The Select Committee on the Modernization of Congress approved another 20 recommendations to make Congress work more effectively for the American people on Thursday, July 29. The recommendations seek to improve staff retention, diversity and professionalization, and to increase the accessibility of the House. The Select Committee approved fifteen recommendations unanimously and five with a single dissenter.
To promote staff retention and recruitment, the Select Committee recommended that the House, among other things:
- Establish a formal mentorship program to link junior staff looking for guidance with more senior counterparts;
- Assist with tuition payments for staff enrolled in higher education programs (this would complement the House’s current student loan repayment program);
- Allow Member, committee and leadership offices to use government funds to pay for staff training programs that confer a certification upon successful completion; and
- Create a task force to regularly review staff benefits and make recommendations for changes as appropriate.
To promote accessibility on Capitol Hill, the Select Committee recommended that the House:
- Create a dedicated area to drop off and pick up persons with mobility impairments near an accessible entrance to House properties;
- Provide additional information on the security screenings the public undergo to help acquaint those with mobility impairments to the process;
- Improve doorway accessibility around the Capitol campus; and
- Increase the accessibility of House websites.
The Select Committee also made recommendations to professionalize internships and fellowships on the Hill. For instance, it recommended that the House study the possibility of remote internships on a permanent basis and that the House Chief Administrative Officer should provide information to Member officers about the cost of living for interns to help them decide how much to pay interns.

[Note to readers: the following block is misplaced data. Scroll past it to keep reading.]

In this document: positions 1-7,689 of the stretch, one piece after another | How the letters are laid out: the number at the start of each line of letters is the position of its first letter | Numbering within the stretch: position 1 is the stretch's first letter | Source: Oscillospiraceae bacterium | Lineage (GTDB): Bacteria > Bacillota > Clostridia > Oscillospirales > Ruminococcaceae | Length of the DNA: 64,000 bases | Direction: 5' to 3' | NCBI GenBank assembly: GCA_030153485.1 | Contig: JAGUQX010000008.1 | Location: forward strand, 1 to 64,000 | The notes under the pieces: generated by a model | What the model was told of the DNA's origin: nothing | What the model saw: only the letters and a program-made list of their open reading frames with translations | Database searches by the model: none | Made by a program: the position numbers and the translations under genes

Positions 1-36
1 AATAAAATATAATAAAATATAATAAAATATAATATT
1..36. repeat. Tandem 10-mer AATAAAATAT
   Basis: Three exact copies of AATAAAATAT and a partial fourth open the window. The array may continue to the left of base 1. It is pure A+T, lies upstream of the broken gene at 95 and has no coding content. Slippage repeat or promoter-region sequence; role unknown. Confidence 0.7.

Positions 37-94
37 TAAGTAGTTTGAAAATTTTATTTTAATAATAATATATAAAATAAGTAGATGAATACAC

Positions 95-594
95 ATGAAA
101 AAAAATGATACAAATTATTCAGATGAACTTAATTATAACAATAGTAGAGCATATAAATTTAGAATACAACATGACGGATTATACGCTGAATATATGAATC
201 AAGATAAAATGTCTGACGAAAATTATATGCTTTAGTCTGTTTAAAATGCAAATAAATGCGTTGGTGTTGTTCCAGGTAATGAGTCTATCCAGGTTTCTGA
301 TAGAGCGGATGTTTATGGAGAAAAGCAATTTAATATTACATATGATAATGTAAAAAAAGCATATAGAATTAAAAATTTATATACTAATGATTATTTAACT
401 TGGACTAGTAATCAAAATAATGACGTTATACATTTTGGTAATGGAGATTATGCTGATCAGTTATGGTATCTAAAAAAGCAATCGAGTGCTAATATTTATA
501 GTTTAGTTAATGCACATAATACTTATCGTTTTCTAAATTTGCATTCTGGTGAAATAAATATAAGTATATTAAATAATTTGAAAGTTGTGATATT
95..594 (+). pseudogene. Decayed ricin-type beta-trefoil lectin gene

Five of the recommendations concerning staff benefits occasioned a “nay” vote from Rep. Beth Van Duyne, a Republican from Texas. Drawing from her experience as a public servant, including as mayor of Irving, Texas, she argued that the public and private sectors are categorically different. Public sector salaries and benefits cannot and should not compete with private sector compensation, she said.
“In the public sector, we also need to understand that it’s not our money that we’re spending,” she said. “It’s public dollars and they need to be spent, as much as possible, on public work.”
Rep. Van Duyne also noted the difficult politics of public sector compensation. She recalled an incident from her time as Mayor where the city attempted to compete with private sector compensation for one of their most talented employees, so they gave him a 300% bonus, which led to public outcry.
“Folks who voted for that [bonus] ended up getting voted out of office, and the gentleman who had that position ended up being fired,” she said. “It was not pretty.”
Other Members of the Select Committee stressed the importance of competitive staff compensation by calling it an investment in Congress.
“The Committee recognizes that recruiting and retaining talented staff provides value to the American people,” said Select Committee Chairman Derek Kilmer, a Democrat from Washington state. “Congress is better served by who have the institutional and policy expertise that’s gained through years of service.”
“We’re taking important steps toward supporting our staff who do so much to support us and making Congress work better for the American people,” Kilmer said.
Select Committee Vice Chair William Timmons of South Carolina, a Republican, echoed Kilmer’s view that the recommendations for increased benefits for staffers was an investment. He stressed that the recommendations were a way of promoting fiscal responsibility by the Federal Government.
“I think we need to do more to make sure that we keep the most talented people in these incredibly important roles as we consider spending trillions and trillions and trillions of our taxpayer dollars,” he said.
The amount the government spends on congressional staff compensation is a “rounding error on our budget,” Rep. Timmons said.
The recommendations may be found on the Select Committee’s website.
Summaries of the recommendations may be found here.
Mark Strand is the President of the Congressional Institute and Timothy Lang is the research director. The Sausage Factory blog is a Congressional Institute project dedicated to explaining parliamentary procedure, Congressional politics, and other issues pertaining to the Legislative Branch.